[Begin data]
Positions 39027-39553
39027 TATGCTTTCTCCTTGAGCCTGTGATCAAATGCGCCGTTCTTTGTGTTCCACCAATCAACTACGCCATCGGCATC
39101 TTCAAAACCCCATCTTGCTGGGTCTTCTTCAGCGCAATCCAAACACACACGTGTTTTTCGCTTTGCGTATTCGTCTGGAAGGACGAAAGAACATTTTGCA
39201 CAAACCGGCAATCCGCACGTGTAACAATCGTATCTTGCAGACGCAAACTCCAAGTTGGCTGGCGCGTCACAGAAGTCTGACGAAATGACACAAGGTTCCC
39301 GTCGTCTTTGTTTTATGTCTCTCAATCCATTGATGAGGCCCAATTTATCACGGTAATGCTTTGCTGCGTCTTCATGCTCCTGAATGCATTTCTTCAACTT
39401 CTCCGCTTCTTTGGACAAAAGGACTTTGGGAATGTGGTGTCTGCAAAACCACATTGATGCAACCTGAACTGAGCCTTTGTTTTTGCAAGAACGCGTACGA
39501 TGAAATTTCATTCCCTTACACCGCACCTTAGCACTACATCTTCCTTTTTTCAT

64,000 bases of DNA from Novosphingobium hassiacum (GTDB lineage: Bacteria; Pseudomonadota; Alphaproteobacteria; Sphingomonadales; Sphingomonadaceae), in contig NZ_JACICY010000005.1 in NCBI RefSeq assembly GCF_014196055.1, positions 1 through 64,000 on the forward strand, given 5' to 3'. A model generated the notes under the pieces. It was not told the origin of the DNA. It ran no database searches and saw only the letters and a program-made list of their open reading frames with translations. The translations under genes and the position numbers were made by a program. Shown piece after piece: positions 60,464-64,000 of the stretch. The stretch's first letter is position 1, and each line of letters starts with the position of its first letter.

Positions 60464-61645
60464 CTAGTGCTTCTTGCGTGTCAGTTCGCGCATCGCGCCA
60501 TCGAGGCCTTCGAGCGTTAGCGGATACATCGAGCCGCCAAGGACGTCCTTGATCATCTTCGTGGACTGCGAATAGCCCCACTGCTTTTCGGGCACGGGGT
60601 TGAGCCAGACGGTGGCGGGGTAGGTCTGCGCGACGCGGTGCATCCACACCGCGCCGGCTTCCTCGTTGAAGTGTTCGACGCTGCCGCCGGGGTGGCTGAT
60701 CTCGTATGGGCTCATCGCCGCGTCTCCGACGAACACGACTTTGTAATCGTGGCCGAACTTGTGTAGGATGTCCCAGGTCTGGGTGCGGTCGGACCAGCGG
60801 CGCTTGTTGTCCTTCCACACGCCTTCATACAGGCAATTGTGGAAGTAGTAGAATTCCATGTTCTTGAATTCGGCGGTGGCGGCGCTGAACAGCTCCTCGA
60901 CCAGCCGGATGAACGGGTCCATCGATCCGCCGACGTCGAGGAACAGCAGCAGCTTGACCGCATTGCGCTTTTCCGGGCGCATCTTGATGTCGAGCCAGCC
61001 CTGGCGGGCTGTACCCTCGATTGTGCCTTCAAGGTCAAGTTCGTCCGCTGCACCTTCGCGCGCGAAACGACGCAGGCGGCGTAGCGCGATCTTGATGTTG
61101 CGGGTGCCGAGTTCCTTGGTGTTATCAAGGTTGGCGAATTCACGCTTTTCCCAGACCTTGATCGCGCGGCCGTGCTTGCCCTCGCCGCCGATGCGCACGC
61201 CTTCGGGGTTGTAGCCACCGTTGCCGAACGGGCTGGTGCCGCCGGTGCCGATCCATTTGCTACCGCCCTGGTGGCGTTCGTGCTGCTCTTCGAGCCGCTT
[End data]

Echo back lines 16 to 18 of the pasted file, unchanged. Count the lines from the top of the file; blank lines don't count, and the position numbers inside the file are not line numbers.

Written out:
61001 CTGGCGGGCTGTACCCTCGATTGTGCCTTCAAGGTCAAGTTCGTCCGCTGCACCTTCGCGCGCGAAACGACGCAGGCGGCGTAGCGCGATCTTGATGTTG
61101 CGGGTGCCGAGTTCCTTGGTGTTATCAAGGTTGGCGAATTCACGCTTTTCCCAGACCTTGATCGCGCGGCCGTGCTTGCCCTCGCCGCCGATGCGCACGC
61201 CTTCGGGGTTGTAGCCACCGTTGCCGAACGGGCTGGTGCCGCCGGTGCCGATCCATTTGCTACCGCCCTGGTGGCGTTCGTGCTGCTCTTCGAGCCGCTT